All-time goals list:

3. Brett Hull – 741 goals
4. Marcel Dionne – 731
5. Jagr – 722

All-time points:

2. Mark Messier: 1,887 points
3. Gordie Howe: 1,850
4. Jagr: 1,802

Remarkable stuff, right?

Roberto Luongo may be a subtle draw, too, although goalies probably don’t bring in audiences quite like a seemingly ageless, legendary forward might.

Again, the truth is that Jagr would ideally serve as a supporting cast member on the ice. The Panthers will probably just market him as if he’s still the marquee star – at least until the team is clearly in contention – and who would blame them?

Panthers’ biggest question: Can the old guys hang on while the young guys get better?

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The Florida Panthers are a bit of an odd team, in terms of their mix.

They have Jaromir Jagr, who at 43 is the oldest player in the NHL by a considerable margin. They also have a couple of 38-year-olds in Willie Mitchell and Shawn Thornton, plus a couple of 36-year-olds in Roberto Luongo and Brian Campbell.

Yet you can’t call the Panthers an old team. These aren’t the New Jersey Devils we’re talking about here.

Not with 19-year-old Aaron Ekblad, the league’s reigning rookie of the year, and 22-year-old Jonathan Huberdeau, who received the same honor in 2013.

Also, Nick Bjugstad, Aleksander Barkov, Brandon Pirri, Reilly Smith, Vincent Trocheck, Dmitry Kulikov, Erik Gudbranson, Alex Petrovic, and Dylan Olsen. All of them under 25 years of age.

Oh, and don’t forget Lawson Crouse, the 18-year-old winger that could make the team. And Rocco Grimaldi, the 22-year-old forward who had 42 points 64 AHL games last season.

You get the point.

“We’ve got young players that are very capable of playing for us next year,” said GM Dale Tallon. “We don’t want to shut the door on that. We want those guys to get every opportunity to be on our team. I want to be the youngest team in the league and the best team in the league at the same time.”

The key next season will be for the old guys to hang on while the young guys get better. If that happens, the Panthers have a legitimate shot at making the playoffs, and even making some noise once they get there.

On the other hand, if key veterans like Jagr, Campbell and Luongo start showing their age and/or the youngsters experience too many growing pains, they could stumble.

Related: Roberto Luongo is under pressure

It’s Florida Panthers day at PHT

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Throughout the month of August, PHT will be dedicating a day to all 30 NHL clubs. Today’s team? The Florida Panthers.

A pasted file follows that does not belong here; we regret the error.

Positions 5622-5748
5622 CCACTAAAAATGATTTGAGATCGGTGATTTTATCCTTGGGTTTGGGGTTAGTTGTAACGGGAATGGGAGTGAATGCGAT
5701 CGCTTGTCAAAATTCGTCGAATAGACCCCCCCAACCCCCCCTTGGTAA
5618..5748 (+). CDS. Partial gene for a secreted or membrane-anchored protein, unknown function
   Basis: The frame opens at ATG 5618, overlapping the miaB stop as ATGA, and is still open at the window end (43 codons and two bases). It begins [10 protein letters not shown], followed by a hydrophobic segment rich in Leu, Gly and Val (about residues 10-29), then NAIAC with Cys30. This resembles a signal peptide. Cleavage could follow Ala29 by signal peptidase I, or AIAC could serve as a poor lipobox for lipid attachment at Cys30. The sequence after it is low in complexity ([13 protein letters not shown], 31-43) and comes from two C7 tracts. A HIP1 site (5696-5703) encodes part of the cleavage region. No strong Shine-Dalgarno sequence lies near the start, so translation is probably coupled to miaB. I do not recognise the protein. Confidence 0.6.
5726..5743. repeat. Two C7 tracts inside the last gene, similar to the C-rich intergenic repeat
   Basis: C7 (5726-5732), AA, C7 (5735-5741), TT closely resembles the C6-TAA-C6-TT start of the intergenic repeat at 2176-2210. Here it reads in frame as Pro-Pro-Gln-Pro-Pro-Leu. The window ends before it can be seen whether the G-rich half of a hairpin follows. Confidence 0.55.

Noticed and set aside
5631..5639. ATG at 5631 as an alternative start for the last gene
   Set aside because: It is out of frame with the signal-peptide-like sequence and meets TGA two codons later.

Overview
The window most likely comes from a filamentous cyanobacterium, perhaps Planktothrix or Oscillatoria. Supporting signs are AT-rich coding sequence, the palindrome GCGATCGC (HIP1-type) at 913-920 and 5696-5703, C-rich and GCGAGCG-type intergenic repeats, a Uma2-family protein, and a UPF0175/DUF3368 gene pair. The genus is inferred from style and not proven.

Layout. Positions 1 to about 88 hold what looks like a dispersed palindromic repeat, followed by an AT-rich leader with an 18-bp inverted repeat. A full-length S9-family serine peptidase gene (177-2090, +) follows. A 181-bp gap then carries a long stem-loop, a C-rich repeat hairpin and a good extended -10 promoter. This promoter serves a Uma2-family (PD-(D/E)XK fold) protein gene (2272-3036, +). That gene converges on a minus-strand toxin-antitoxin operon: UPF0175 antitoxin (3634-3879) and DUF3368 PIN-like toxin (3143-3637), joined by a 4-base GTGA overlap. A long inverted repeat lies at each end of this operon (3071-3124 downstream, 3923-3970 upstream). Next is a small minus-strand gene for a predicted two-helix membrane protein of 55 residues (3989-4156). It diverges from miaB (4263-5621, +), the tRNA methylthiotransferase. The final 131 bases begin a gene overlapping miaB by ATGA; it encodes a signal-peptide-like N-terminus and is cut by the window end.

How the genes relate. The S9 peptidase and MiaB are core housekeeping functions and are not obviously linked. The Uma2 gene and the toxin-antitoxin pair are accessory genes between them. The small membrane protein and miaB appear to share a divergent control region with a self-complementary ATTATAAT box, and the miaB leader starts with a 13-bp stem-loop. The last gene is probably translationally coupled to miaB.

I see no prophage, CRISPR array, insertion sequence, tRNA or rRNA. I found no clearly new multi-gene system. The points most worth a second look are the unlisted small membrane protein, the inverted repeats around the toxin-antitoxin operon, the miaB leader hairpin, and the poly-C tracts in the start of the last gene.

For the third season in a row, the Florida Panthers fell short of the playoffs.

This time around, there were signs of moderate progress, as they finished 10th overall in the East with a 38-28-15 record (91 points). Final wild card team Pittsburgh finished seven points ahead of them, so there’s still work to do.

For especially jaded fans, this may sound like a broken record, yet the team’s extreme mix of potential and experience could make for intriguing results.

At one end, you have veteran star power with Jaromir Jagr and Roberto Luongo. They even have Brian Campbell for one more year, as his oft-cited $7.14 million cap hit will expire after 2015-16.

On the other end, a bountiful crop of young players earned from all these years of underwhelming play.

Aaron Ekblad won the 2015 Calder Trophy, while this year’s first-rounder Lawson Crouse may also make an immediate impact. Nick Bjugstad, Aleksander Barkov and Jonathan Huberdeau are all showing varying degrees of promise. Bjugstad’s the oldest of these young players, and he’s just 23.

Expectations should climb in Gerard Gallant’s second season as head coach, at least from those who are paying attention to a team that frequently slips under the radar.

Off-season recap

For the most part, the Panthers stayed idle in free agency, either letting veterans walk (Tomas Kopecky) or shoving them out the door (Brad Boyes). Perhaps re-signing Jagr constitutes their “big splash,” then?

They did make one eyebrow-raising move in adding Marc Savard’s contract in a deal that sent Jimmy Hayes to the Boston Bruins for Reilly Smith.

Florida seems content with letting its young players continue to grow alongside Jagr and Luongo.